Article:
In this Discovery Princess balcony cabin review, I’ll share why I selected this type of stateroom and my thoughts on the overall layout and features. You’ll learn about other stateroom options and the pros and cons of booking them.
We cruised the Mexican Riviera on the Discovery Princess, the newest vessel in the Princess fleet. It was our fourth time sailing this itinerary.
We had previously cruised to Cabo San Lucas, Mazatlan, and Puerto Vallarta on the Majestic Princess and were looking to escape the winter.
Although the Discovery and Majestic are both Royal class vessels, the Discovery has more cabins and a higher passenger capacity.
Balcony Cabin Choice
While we cruise as a couple, on this trip, we were bringing my mum, who was visiting us from England. At 81 years of age, I wasn’t sure if she’d like cruising.
We considered cruising with three to a stateroom, but since balcony cabins only have a Pullman bed, we’d need to upgrade to a mini-suite. If we chose a mini-suite, we’d pay for three adults.
However, choosing two cabins meant we’d pay a single supplement, so Princess would charge me for four adults. Ultimately, we decided on two balcony cabins because we preferred mum to have her own space, which was the less costly option.
Since mum goes to bed at 9 pm and we stay awake until after midnight, it made much more sense to have separate spaces. While we couldn’t get adjoining rooms, we were on the same deck, with one room between us.
B129 Balcony Cabin Review
During our 7-day cruise on the Discovery Princess, we stayed in balcony cabin B129, and mum was two doors away in B121. Both rooms were identical.
While we enjoyed a mini-suite on the Majestic, the balconies are significantly smaller.
At 222 square feet, including the balcony, the overall interior space was about 180 sq. feet. Being less than a year old, its newness was evident around the ship and in the cruise cabins. I liked the choice of colors, which were calming and soothing.
The room had a queen bed (which could be separated into two twin beds), a mini-fridge, and a desk that could double as a vanity. Since the Discovery Princess cabins have walk-in closets, this category lacked the space for a couch.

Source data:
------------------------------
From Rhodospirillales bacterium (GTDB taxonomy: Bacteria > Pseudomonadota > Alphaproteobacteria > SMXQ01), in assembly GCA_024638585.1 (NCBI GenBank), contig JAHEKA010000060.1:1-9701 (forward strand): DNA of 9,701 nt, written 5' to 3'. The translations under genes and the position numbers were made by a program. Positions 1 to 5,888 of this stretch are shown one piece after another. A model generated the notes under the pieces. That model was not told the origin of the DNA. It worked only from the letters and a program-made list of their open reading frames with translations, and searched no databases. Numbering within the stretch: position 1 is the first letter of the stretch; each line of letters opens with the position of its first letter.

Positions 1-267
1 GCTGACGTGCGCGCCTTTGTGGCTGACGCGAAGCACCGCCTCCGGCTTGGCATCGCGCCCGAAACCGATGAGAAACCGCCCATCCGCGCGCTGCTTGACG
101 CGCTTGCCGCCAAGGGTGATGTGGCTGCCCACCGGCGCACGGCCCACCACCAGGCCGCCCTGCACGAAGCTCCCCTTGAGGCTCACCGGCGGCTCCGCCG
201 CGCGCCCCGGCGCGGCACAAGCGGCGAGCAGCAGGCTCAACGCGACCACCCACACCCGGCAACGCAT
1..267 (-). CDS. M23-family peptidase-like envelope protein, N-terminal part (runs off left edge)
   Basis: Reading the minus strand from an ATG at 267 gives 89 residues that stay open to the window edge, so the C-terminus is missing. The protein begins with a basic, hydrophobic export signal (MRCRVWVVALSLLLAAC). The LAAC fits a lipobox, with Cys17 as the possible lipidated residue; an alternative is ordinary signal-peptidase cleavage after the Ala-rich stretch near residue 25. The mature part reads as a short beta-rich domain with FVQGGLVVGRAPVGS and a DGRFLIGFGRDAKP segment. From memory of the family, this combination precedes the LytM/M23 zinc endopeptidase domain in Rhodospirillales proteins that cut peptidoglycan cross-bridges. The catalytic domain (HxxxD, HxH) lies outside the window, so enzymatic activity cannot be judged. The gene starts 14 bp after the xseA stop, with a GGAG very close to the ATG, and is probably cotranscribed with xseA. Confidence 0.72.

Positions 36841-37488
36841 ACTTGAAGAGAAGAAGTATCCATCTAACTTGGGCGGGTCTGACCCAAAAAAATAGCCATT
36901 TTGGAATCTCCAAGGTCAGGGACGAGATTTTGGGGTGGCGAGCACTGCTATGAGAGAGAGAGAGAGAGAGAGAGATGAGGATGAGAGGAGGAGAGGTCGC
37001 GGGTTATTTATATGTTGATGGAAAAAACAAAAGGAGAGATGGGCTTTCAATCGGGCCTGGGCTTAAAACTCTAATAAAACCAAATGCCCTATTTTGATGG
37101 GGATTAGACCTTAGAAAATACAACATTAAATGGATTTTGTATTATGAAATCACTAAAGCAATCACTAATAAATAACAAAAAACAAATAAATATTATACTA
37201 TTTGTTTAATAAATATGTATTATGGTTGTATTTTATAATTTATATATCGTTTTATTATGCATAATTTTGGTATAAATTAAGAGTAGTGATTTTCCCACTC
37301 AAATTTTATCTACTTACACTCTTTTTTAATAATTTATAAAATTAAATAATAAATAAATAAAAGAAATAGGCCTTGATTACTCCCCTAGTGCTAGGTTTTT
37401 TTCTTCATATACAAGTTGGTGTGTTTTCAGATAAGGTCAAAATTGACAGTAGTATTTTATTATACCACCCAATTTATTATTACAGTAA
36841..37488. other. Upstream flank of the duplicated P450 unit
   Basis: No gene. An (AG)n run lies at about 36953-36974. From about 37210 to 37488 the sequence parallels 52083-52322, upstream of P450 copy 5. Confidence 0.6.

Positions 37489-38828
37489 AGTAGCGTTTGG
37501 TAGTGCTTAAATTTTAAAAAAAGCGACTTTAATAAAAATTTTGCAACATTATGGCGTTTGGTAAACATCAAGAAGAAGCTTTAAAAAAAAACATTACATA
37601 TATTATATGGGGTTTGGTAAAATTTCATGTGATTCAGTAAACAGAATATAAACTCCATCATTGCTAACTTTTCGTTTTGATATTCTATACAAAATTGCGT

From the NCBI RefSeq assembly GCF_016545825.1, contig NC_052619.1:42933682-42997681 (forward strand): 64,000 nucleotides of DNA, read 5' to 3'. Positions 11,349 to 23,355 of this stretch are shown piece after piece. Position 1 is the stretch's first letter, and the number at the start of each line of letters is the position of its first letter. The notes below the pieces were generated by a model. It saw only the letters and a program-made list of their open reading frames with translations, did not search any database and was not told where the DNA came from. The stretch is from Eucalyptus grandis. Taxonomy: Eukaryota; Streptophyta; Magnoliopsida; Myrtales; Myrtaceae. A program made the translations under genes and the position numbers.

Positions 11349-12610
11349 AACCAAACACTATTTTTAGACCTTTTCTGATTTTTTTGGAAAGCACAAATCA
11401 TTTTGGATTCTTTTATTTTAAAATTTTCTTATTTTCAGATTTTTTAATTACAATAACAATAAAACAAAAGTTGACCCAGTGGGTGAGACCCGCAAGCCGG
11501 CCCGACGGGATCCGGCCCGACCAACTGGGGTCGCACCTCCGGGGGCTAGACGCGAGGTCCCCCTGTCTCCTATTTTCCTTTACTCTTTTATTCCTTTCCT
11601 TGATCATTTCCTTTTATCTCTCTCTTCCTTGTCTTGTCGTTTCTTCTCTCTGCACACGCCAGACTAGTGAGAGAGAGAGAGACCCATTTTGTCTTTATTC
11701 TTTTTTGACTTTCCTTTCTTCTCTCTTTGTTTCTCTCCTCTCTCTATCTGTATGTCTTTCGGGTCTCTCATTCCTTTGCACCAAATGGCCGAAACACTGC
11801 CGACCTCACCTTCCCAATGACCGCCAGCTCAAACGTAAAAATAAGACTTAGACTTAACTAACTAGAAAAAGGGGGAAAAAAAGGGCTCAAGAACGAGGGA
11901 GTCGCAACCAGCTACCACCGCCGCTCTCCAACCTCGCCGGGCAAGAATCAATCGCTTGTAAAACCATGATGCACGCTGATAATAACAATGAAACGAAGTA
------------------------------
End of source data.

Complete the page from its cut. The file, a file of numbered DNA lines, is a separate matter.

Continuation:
The bed was extremely comfortable, and the duvet was heavenly. In fact, I remarked it was the best cruise ship bed I’ve experienced on 17 cruises!
The bedside table lamps featured a USB plug, allowing guests to charge their phones on BOTH sides of the bed. There were a couple of sockets at the desk, one for North America and a couple for Europe.
The 40” flat-screen was hung opposite the bed since there was no sitting area. Since adjoining cruise cabins mirror each other, the TV in the adjoining room was hung behind ours.
With the cords running through holes in the wall with no soundproofing, we could hear their TV whenever it was on.
We didn’t miss the couch in the living area except when we ordered room service. With no sofa and table, we had to eat our breakfast on the bed (and thankfully, we had no spills!).
The walk-in closet was extensive and provided more space than we needed. Adjacent, a cupboard housed the small safe and five shelves for folded items. There were six drawers in the bedroom area too.
Outside, the balcony was tiny, with little leg room once you sat down. I sometimes found the balcony door hard to open due to its tight fitting and newness.
The bathroom was your typical small space with a shower. It surprised me that the shower stall had a curtain, especially for a new vessel. However, the curtain was weighted and didn’t stick to me in the shower.